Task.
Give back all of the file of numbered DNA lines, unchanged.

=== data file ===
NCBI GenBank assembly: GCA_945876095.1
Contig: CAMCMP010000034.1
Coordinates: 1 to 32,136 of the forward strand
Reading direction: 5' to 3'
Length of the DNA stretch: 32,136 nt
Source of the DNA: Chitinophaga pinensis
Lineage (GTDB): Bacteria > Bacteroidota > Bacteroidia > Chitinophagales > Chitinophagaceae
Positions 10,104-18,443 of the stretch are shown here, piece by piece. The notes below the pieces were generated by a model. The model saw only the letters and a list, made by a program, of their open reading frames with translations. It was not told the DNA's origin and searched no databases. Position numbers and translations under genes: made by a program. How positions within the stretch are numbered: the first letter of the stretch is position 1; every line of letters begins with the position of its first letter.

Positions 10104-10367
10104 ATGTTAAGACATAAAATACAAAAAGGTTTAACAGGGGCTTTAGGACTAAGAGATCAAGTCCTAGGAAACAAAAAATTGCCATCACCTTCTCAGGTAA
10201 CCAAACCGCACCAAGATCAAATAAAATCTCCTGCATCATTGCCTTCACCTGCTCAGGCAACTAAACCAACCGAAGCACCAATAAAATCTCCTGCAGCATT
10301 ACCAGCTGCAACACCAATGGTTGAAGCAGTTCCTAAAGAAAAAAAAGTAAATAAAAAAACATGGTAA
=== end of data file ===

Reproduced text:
NCBI GenBank assembly: GCA_945876095.1
Contig: CAMCMP010000034.1
Coordinates: 1 to 32,136 of the forward strand
Reading direction: 5' to 3'
Length of the DNA stretch: 32,136 nt
Source of the DNA: Chitinophaga pinensis
Lineage (GTDB): Bacteria > Bacteroidota > Bacteroidia > Chitinophagales > Chitinophagaceae
Positions 10,104-18,443 of the stretch are shown here, piece by piece. The notes below the pieces were generated by a model. The model saw only the letters and a list, made by a program, of their open reading frames with translations. It was not told the DNA's origin and searched no databases. Position numbers and translations under genes: made by a program. How positions within the stretch are numbered: the first letter of the stretch is position 1; every line of letters begins with the position of its first letter.

Positions 10104-10367
10104 ATGTTAAGACATAAAATACAAAAAGGTTTAACAGGGGCTTTAGGACTAAGAGATCAAGTCCTAGGAAACAAAAAATTGCCATCACCTTCTCAGGTAA
10201 CCAAACCGCACCAAGATCAAATAAAATCTCCTGCATCATTGCCTTCACCTGCTCAGGCAACTAAACCAACCGAAGCACCAATAAAATCTCCTGCAGCATT
10301 ACCAGCTGCAACACCAATGGTTGAAGCAGTTCCTAAAGAAAAAAAAGTAAATAAAAAAACATGGTAA